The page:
The U.N. Security Council resolution establishing an international court to try suspects in the 2005 assassination of former Lebanese Prime Minister Rafik Hariri was welcomed by supporters of the former prime minister. From the Lebanese capital, VOA's Margaret Besheer reports.
It has been 836 days since the popular former prime minister was assassinated in a massive truck bombing along Beirut's seaside that also killed 22 others.
The assassination, blamed on neighboring Syria, set off a wave of events that led to Damascus withdrawing its troops from Lebanon after a nearly 30-year presence. It also triggered a series of murders of several prominent anti-Syrian journalists and politicians in Lebanon.
Prime Minister Hariri's son and political heir, Saad, welcomed Resolution 1757, which narrowly passed with 10 votes in favor and five abstentions.
In a televised address late Wednesday, Saad Hariri said the world community has given Lebanon an important victory.
Hariri became emotional, invoking his father and saying he was loved by all Lebanese and was a friend to all Arabs. He said he feels his father's presence with him always and certainly at this moment when the international tribunal has been declared.
Separately, Lebanese Prime Minister Fuad Siniora addressed the Lebanese people urging unity.
He says the Security Council's decision should not be considered a victory for any one party or specific group in Lebanon. Rather, he says, it is a victory for all Lebanese everywhere.
Mr. Siniora had tried to get the Lebanese government to approve the establishment of the tribunal, but pro-Syrian factions stalled the effort, causing a political crisis that has effectively paralyzed the government.
Following their late night television appearances, both men went separately to the grave of Mr. Hariri in central Beirut to pray. Many supporters had gathered there earlier in the day ahead of the U.N. vote to pray, leave flowers and light candles.
Chawkee Farhat was among the visitors.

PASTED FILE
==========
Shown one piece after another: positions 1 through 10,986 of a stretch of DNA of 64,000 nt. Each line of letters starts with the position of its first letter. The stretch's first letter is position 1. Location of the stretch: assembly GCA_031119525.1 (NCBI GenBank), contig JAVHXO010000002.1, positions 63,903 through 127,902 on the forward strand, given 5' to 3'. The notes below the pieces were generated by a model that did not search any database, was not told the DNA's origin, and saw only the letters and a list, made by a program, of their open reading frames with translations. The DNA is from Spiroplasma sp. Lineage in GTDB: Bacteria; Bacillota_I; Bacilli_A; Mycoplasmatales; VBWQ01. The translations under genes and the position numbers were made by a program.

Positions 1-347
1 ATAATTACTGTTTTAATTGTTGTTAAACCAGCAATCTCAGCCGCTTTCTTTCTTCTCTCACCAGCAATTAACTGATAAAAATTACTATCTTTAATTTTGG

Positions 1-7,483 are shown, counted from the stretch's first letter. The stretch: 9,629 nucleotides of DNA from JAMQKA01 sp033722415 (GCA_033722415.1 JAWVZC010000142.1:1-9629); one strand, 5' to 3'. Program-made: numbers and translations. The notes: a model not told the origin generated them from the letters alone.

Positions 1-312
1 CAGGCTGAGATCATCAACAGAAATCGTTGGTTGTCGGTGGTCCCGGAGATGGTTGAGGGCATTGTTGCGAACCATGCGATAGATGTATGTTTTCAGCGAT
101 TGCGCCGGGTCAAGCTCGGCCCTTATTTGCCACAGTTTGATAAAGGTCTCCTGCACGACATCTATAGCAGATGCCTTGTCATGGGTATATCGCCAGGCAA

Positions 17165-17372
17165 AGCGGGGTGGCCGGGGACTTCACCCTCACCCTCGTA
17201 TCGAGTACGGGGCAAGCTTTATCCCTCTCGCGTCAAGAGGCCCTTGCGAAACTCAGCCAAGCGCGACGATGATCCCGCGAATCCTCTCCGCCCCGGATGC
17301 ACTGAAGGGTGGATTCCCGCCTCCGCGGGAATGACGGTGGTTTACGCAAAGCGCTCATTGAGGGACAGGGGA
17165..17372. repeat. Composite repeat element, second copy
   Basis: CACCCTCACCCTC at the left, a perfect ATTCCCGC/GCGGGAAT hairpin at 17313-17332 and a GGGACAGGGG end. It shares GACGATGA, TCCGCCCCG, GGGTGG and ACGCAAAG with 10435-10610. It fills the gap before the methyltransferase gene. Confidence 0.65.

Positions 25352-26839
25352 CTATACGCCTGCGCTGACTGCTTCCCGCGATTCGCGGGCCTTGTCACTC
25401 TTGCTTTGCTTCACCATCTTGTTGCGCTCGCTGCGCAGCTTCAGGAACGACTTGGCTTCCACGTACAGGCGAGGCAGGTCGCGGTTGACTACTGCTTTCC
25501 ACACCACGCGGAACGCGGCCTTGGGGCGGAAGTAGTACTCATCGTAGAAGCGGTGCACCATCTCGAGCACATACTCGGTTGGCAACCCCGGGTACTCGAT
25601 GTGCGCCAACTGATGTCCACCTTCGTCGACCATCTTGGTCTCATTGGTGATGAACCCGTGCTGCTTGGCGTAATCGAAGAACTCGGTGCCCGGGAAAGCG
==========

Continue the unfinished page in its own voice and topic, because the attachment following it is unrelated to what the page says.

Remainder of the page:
"Tonight is a special night, it is an important night and it is an important event in the history of our country, and hopefully it is a turning point," said Chawkee Farhat.
Ziad, a law student at Beirut Arab University, says he came to show his support for the international tribunal.
"We are here to say we never forgive anyone who did this assassination - this inhuman assassination - because this person [Hariri] did nothing to anyone," said Ziad. "He did not harm anyone. All he wanted was peace and Lebanon to flourish."
Mr. Hariri's tomb lies in the shadow of a grand mosque he built and in an area of the capital that he rebuilt after Lebanon's bloody 15-year civil war ended in the early 1990s.
Nader Nakib, president of the Youth Association of Hariri's Future Movement, says Hariri's supporters have waited two years for this moment.
"You cannot get him back, definitely, but at least we can give him peace," said Nader Nakib. "He can rest in peace because he would know that the assassins would be tried, for once at least, in the Middle East."
Security was tightened across the Lebanese capital Wednesday evening. Fireworks, the firing of guns and the use of motorbikes were all banned overnight to preserve public safety. But despite the ban, celebratory fireworks could be heard in the city.